• 15. Entity Resolution • Name feature: fuzzy match, edit distance, prefix match, etc • Profile feature: email, groups, etc • Network feature: connections, invitations, etc
  • 16. Recognizable entities • User types in University of California, Berkeley  easy • User types in UCB  hard / ambiguous / alias not understood • User types in 東京大学  harder / canonical name not understood
  • 17. Recognizable entities • You don’t know what you don’t know • Your standardization is only as good as your recognized dataset • LinkedIn data is very global
  • 18. Recognizable entities • IPEDS for US school data • Crowdsourcing for non-US school + government data • • internal and external with schema spec’ed out Alias – bootstrap from member data
  • 19. Typeahead • Plug the hole from the front(-end) as soon as you can • Invest in a good typeahead early on so that you don’t even need to standardize • Helps standardization rate tremendously • Make sure you have aliases and localized strings in your typeahead
  • 20. Plumbing? checked Onto building delightful* data products *The level of delightfulness is directly correlated to how good your standardization layer is.
  • 21. Similar Schools Serendipitous discoveries. Sideways browse. Based on career outcome data + some more.
  • 22. Similar Schools
  • 23. Similar schools • Aggregate profile per school based on alumni data • Industry, job title, job function, company, skills, etc • Feature engineering and balancing • Dot-product of 2 aggregate profiles = school similarity
  • 24. Similar schools – issues • Observation #1: similarity identified between tiny specialized schools and big research institutions • Observation #2: similarity identified between non-US specialized schools and big US research institutions
  • 25. What’s wrong? Degree bucketization
  • 26. Similar schools - issues Kyoritsu Women's University • Observation: no data • New community colleges and non-US schools have very sparse data • Solution: attribute-based similarity • From IPEDS and crowdsourced data
  • 27. Notable Alumni Aspirations. Connecting the dots.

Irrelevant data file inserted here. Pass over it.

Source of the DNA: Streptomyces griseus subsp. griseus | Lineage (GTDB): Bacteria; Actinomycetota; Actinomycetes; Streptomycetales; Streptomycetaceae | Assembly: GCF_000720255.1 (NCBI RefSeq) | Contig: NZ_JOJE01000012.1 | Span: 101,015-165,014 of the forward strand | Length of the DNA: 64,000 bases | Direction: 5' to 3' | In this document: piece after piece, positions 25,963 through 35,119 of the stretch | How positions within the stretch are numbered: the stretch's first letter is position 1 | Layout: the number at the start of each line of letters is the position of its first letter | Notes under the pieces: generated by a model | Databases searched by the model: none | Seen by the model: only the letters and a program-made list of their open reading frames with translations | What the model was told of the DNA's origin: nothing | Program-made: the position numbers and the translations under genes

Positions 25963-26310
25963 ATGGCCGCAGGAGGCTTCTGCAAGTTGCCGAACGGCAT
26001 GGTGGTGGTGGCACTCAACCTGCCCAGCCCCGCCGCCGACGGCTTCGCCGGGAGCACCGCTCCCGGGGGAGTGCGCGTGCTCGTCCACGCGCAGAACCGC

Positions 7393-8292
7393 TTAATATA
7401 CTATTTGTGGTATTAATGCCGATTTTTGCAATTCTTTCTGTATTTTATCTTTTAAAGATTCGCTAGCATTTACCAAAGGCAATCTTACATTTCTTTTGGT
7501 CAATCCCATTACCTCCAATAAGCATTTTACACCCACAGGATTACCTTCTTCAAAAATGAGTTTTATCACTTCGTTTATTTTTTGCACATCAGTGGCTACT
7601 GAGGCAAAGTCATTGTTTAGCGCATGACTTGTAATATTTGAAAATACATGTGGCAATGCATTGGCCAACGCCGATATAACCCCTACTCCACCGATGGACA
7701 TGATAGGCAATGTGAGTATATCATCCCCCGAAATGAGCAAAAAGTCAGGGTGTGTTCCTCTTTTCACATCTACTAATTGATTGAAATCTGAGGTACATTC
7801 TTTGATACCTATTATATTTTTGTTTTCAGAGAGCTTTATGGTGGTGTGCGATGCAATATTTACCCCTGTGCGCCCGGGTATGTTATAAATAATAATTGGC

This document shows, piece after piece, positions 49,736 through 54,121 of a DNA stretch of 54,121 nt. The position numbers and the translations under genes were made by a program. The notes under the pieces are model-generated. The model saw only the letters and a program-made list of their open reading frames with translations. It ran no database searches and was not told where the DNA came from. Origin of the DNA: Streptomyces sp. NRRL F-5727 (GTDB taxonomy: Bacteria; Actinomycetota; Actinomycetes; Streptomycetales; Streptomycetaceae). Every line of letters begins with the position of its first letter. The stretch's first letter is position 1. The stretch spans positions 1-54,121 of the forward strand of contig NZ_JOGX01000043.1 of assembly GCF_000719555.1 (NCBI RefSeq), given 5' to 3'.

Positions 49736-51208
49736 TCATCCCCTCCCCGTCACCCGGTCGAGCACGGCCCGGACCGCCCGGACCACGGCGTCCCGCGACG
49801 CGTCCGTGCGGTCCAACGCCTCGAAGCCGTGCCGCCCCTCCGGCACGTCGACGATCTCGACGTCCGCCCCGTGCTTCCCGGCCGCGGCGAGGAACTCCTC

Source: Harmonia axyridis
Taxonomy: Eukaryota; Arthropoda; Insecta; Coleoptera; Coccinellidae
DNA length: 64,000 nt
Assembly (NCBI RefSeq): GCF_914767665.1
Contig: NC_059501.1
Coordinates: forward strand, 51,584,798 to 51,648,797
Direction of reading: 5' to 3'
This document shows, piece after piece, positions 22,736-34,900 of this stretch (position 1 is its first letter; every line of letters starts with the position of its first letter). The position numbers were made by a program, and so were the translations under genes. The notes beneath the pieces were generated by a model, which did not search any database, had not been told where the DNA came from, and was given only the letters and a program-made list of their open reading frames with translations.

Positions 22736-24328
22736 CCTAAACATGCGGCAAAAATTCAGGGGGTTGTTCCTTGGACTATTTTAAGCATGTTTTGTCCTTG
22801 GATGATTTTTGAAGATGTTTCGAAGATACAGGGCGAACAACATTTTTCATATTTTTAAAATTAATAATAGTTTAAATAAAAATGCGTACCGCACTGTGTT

• 28. Notable Alumni • Who’s notable? • Wikipedia match • • • School standardization Name mapping Success stories
  • 29. Who’s notable – Wikipedia stories …
  • 30. Wikipedia stories • Lightweight school standardization • • network feature Name mapping • • ✓ Name feature ✕ profile feature ✕ Even when you are notable, your name isn’t unique Crowdsourcing for evaluation • Profile from LinkedIn vs profile from Wikipedia
  • 31. Crowdsourcing for evaluation
  • 32. Are we done? Do we have notable alumni for all schools? Similar issue like similar schools – data sparseness
  • 33. Who’s notable - Success stories • Many schools don’t have notable alumni section in Wikipedia • Success stories based on LinkedIn data • Features of success • • • CXO’s at Fortune companies Generalizes to high seniority at top companies But what does it mean to be • • Senior • • A top company An alum They all depend on…
  • 34. Standardization • Degree standardization - alumni • Company standardization • • IBM vs international brotherhood of magicians Title & seniority standardization • founder of the gloria lau franchise vs founder of LinkedIn • VP in financial sector vs VP in software engineering industry
  • 35. Evaluation – I know it when I see it
  • 36. INSIGHTS: unique & standardized data to describe schools. similar schools. notable alumni. to drive STUDENT DECISIONS
  • 37. Watch the video with slide synchronization on InfoQ.com! http://www.infoq.com/presentations/dataanalysis-hiring